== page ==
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In the first stage of the buying process, consumers will identify the need which is this case of a travel mode. Air travel is considered a luxury and is affordable for the elite and upper middle tiers of the society. This situation has, however, been altered with the introduction of low-cost airlines such as Aero Asia and Air Blue in the Pakistani market. This situation has altered the industry scenario and has included the middle class in the airlines’ target market. The need for air travel can be categorized into two categories i.e., for business and for pleasure. Officials from both the government and private sectors have to travel both within the country and overseas to attend workshops, seminars, meetings and other events. For pleasure, people travel individually as well as in families both for vacations, and tours, to meet relatives, attend weddings and even for educational purposes. 2. INFORMATION SEARCH – SEEKING VALUE Air travel is a high involvement service and that is why a typical consumer goes through a complex purchasing process. In this phase, the customer will obtain schedules and fares for different airlines. The customers will use both the company sources including the airline websites and official sales center for getting this information. The customers will then contact a traveling agent and will inquire about the available options. The customer will also obtain information from personal sources such as family and friends. This will include word of mouth of one’s relatives and colleagues who have first hand experience with the airline. As it is said, one satisfied customer produces 9 more customers, and one dissatisfied customer looses 100 potential customers. Like any other service industry, word of mouth plays a pivotal role in the airline industry. After internal and external information search the consumers will have a clearly defined set of criteria on the basis of which he will make the purchase decision. 3. EVALUATION OF ALTERNATIVES In light of the criteria, the customer has set during the information gathering phase, she will establish a set of alternatives which are up to the mark. In this phase, every step is analyzed in terms of the value a customer will obtain from the airline service and the price of the service. Value is perceived in terms of product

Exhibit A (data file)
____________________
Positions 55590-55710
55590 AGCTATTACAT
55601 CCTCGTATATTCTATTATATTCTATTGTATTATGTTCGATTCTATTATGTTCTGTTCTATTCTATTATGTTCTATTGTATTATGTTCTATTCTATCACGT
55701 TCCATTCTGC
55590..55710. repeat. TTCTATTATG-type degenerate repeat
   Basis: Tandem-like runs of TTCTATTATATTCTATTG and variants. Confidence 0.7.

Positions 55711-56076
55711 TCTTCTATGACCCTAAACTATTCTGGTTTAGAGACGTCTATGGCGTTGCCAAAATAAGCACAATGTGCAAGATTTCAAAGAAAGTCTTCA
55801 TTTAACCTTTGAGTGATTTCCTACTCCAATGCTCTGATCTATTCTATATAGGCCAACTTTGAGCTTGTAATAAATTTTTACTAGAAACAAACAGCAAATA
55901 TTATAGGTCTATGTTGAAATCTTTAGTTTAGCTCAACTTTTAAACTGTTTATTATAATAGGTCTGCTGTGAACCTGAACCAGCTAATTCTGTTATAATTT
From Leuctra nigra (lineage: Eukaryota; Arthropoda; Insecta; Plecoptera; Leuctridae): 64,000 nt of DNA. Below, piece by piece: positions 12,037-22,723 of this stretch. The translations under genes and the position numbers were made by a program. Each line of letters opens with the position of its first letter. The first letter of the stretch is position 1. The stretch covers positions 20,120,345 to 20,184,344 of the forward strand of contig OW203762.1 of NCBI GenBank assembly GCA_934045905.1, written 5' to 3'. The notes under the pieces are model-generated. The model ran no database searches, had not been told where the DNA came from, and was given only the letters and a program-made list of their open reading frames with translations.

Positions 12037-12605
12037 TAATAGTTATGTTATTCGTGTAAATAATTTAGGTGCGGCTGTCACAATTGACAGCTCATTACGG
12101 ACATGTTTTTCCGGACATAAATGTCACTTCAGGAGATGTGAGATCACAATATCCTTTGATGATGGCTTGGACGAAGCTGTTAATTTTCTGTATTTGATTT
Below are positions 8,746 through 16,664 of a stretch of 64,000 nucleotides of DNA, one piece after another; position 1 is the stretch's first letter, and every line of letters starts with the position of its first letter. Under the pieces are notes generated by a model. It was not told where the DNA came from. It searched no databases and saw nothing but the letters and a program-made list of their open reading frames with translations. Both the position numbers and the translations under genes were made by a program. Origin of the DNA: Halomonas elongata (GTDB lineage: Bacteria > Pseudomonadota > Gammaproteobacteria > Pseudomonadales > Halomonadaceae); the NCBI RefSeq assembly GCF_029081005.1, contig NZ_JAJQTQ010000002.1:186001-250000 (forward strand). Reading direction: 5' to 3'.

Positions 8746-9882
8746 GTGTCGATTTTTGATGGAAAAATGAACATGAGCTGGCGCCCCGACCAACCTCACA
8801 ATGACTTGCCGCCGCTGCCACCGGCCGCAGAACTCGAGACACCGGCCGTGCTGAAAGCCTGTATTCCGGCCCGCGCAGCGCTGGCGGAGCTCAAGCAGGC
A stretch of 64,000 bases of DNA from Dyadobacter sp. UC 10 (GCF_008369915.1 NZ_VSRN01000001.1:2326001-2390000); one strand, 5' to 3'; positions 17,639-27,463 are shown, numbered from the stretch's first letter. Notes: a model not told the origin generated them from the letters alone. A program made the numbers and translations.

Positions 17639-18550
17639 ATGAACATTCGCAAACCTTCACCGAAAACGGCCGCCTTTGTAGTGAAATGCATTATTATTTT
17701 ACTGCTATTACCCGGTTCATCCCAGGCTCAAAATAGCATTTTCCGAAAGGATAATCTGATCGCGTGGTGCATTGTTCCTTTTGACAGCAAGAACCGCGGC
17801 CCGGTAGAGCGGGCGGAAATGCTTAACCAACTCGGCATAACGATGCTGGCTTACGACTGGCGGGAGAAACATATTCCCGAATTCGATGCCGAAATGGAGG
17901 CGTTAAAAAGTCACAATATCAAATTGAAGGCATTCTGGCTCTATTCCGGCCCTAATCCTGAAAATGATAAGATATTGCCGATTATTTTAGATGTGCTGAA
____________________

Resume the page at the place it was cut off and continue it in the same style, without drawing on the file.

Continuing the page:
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promotion, place, people, physical evidence, and processes, whereas money is considered in terms of price. The image of the service, its availability, functionality, customer care, user-friendly booking system and attractive environment all contribute to customer satisfaction from a service experience. The customer by now has collected the schedules, routes, fares and travel time offered by different airlines. She will now compare the fares and services offered by each airline. Information search clarifies the problem for the consumer by: a. Suggesting criteria to use for the purchase such as Fares, Travel Time, Services, Connecting Cities and Rewards b. Yielding brand names that might meet the criteria AirBlue, PIA, Aero Asia, Shaheen Air etc. c. Developing consumer value perception i.e. how consumers perceive each brand and how it rates on each criteria decided by the consumers. A consumer’s evaluative criteria represent both: a. Objective attributes of a brand (such as Quality of Services, Safety, Punctuality, Fares etc) b. Subjective factors (such as Prestige, Brand Image, Status etc.) These criteria establish a consumer’s evoked set viz. a group of brands that the consumer would consider acceptable from all brands in a product class of which she is aware.

4. PURCHASE DECISION The customer’s buying decision is influenced by the range, style, and presentation of the service. In this stage, the customer undertakes the cost benefit analysis of the product. People from the upper class might not be price conscious and will go choose the airline that provides the maximum luxury and comfort. They will choose airlines such as PIA or AirBlue and might not even consider Aero Asia or Shaheen Air. On the other hand, a price conscious consumer might settle with the basic services and choose Aero Asia or Shaheen Air. AirBlue is currently targeting the price conscious consumers